CCL: Gamess in parallel



 Sent to CCL by: "Perry E. Metzger" [perry{:}piermont.com]
 Alexander Martins Silva <alex.msilva]^[uol.com.br> writes:
 > Using the netstat on the server node:
 >
 > $nestat
 > ....
 > Proto Recv-Q Send-Q Endere� Local Endere� Remoto Estado
 > tcp 0 0 at1:nfs at1104.xxx:797 ESTABELECIDA
 > tcp 0 0 at1:nfs at1106.xxx:799 ESTABELECIDA
 > tcp 0 0 at1:nfs at1106.xxx:798 ESTABELECIDA
 > tcp 0 0 at1:nfs at1102.xxx:793 ESTABELECIDA
 > tcp 0 0 at1:nfs at1102.xxx:792 ESTABELECIDA
 > tcp 0 0 at1:nfs at1104.xxx:792 ESTABELECIDA
 > tcp 0 0 at1:nfs at1108.xxx:793 ESTABELECIDA
 > ...
 > tcp 0 0 at1:nfs at1105.xxx:798 ESTABELECIDA
 > tcp 0 0 at1:nfs at1103.xxx:793 ESTABELECIDA
 >
 > You see then that the nodes are listening a rangeport ~792-800, while
 > the ddikick require avlues above 30000. What can I do? Must I fix this
 > tcp configuration? Can I change it? Or Can I control the ddikick?
 Actually, that's not quite what you see here.
 Unfortunately I don't read Portuguese so I'll explain this in terms of
 the command output in English:
 Active Internet connections
 Proto Recv-Q Send-Q  Local Address          Foreign Address     State
 There are two things to note here -- one is that "State" for all these
 connections is "ESTABLISHED" -- these are live connections, not what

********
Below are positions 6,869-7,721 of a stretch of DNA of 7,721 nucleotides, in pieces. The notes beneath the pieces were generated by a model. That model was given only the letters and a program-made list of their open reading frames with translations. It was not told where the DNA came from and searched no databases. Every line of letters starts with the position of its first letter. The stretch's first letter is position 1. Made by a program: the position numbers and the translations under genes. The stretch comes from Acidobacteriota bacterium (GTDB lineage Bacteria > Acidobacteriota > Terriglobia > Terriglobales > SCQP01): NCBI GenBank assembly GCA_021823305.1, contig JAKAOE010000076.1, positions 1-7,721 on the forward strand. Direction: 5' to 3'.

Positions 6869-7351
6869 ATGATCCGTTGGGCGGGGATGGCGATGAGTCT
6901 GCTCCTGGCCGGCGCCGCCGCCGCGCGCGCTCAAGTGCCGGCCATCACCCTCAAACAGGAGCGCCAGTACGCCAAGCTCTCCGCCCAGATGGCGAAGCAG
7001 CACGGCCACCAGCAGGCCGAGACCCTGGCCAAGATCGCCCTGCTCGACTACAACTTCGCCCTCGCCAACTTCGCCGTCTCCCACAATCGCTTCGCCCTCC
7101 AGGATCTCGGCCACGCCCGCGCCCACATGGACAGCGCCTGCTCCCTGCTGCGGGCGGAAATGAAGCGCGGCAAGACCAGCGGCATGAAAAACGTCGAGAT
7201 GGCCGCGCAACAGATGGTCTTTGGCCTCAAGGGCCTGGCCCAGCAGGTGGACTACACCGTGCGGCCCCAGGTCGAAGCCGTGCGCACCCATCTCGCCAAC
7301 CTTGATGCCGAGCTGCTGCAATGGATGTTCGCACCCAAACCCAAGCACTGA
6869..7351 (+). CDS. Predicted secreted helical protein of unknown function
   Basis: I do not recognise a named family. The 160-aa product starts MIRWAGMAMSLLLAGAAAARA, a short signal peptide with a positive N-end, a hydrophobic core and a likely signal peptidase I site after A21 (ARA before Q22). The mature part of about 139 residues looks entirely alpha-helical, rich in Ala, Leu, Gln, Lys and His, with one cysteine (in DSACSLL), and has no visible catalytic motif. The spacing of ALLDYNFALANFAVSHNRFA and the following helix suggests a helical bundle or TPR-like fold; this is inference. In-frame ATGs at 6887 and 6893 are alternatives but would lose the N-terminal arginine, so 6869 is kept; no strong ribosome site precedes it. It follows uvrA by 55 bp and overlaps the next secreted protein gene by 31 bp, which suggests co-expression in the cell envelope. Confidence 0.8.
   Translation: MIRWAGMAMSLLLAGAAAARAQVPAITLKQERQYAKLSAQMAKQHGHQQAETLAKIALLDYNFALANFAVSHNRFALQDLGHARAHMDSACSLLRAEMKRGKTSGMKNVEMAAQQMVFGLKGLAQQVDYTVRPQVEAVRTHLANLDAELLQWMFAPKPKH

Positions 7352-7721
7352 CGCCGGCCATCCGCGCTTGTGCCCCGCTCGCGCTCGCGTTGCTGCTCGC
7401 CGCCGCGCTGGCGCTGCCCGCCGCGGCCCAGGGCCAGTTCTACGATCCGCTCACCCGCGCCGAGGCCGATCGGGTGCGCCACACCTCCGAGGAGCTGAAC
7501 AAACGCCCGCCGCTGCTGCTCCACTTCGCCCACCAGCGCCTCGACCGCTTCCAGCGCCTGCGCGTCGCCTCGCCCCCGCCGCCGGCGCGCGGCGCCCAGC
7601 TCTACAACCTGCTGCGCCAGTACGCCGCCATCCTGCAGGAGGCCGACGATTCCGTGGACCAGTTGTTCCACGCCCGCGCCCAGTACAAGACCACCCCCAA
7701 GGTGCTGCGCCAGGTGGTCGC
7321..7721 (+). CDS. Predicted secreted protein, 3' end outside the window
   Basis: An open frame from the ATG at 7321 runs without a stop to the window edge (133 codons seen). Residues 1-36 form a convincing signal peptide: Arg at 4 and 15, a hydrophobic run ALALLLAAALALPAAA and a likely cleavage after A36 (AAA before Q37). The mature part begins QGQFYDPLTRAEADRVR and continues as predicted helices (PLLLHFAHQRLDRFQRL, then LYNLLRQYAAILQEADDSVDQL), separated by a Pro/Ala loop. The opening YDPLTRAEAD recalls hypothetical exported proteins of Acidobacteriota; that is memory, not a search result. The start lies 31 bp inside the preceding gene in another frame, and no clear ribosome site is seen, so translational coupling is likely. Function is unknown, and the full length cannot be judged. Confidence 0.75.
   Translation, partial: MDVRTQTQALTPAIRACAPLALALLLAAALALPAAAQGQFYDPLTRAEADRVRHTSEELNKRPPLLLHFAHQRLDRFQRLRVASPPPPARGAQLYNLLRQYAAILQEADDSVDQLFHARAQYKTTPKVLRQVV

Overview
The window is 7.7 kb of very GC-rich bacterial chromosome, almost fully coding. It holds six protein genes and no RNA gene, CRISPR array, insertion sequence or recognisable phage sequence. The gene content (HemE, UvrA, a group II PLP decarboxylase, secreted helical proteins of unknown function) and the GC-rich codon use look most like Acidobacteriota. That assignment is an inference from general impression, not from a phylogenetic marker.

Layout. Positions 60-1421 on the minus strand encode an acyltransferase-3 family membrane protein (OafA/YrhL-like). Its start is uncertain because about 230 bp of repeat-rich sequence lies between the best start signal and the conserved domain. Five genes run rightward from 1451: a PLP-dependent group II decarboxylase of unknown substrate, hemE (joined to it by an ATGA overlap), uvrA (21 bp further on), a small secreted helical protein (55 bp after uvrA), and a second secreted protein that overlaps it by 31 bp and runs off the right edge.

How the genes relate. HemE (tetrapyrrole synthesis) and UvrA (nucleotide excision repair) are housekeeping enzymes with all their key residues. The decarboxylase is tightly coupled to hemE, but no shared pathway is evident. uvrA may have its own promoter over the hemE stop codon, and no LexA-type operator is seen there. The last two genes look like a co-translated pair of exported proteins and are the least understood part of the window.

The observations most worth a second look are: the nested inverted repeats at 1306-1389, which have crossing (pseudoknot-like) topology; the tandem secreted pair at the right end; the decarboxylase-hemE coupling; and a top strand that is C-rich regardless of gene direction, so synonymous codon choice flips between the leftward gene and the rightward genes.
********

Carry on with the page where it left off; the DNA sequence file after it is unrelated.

you are looking for (which is a state marked "LISTEN").
 Second, the column with all the at1:nfs bits is your side (see "Local
 Address") , and the at110x bits in the 79x range are the remote side
 ("Foreign Address"). This indicates your local machine is speaking to
 those foreign machines from its local port "nfs". I suspect that means
 that at1 is an NFS server and they're mounting file systems from it.
 Probably not the information you are looking for.
 Try doing this:
 netstat | grep LISTEN
 That will show just the sockets being listened on (or do the
 equivalent by hand in looking at the output.)
 BTW, if you could do LANG or LC_ALL=C before sending more output, it
 will make it more readable for those of us who don't read
 Portuguese. :) (In Bash, you can do this just for the duration of the
 command you are running by doing "VAR=val command".)
 Perry